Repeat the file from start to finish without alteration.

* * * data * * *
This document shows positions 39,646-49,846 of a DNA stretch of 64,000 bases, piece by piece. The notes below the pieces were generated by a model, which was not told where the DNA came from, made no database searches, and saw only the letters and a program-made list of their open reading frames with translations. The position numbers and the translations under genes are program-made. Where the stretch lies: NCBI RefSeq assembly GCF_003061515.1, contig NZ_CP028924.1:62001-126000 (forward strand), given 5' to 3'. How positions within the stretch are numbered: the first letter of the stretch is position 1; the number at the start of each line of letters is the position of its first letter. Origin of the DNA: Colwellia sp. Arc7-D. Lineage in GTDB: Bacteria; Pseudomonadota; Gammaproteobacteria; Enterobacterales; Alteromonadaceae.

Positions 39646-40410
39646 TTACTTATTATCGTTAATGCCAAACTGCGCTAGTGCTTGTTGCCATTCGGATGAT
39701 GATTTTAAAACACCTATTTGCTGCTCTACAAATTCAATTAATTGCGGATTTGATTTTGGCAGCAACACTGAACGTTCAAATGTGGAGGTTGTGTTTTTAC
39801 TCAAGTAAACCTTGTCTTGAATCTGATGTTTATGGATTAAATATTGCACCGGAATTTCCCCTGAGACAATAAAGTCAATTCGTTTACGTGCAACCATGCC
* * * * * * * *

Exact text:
This document shows positions 39,646-49,846 of a DNA stretch of 64,000 bases, piece by piece. The notes below the pieces were generated by a model, which was not told where the DNA came from, made no database searches, and saw only the letters and a program-made list of their open reading frames with translations. The position numbers and the translations under genes are program-made. Where the stretch lies: NCBI RefSeq assembly GCF_003061515.1, contig NZ_CP028924.1:62001-126000 (forward strand), given 5' to 3'. How positions within the stretch are numbered: the first letter of the stretch is position 1; the number at the start of each line of letters is the position of its first letter. Origin of the DNA: Colwellia sp. Arc7-D. Lineage in GTDB: Bacteria; Pseudomonadota; Gammaproteobacteria; Enterobacterales; Alteromonadaceae.

Positions 39646-40410
39646 TTACTTATTATCGTTAATGCCAAACTGCGCTAGTGCTTGTTGCCATTCGGATGAT
39701 GATTTTAAAACACCTATTTGCTGCTCTACAAATTCAATTAATTGCGGATTTGATTTTGGCAGCAACACTGAACGTTCAAATGTGGAGGTTGTGTTTTTAC
39801 TCAAGTAAACCTTGTCTTGAATCTGATGTTTATGGATTAAATATTGCACCGGAATTTCCCCTGAGACAATAAAGTCAATTCGTTTACGTGCAACCATGCC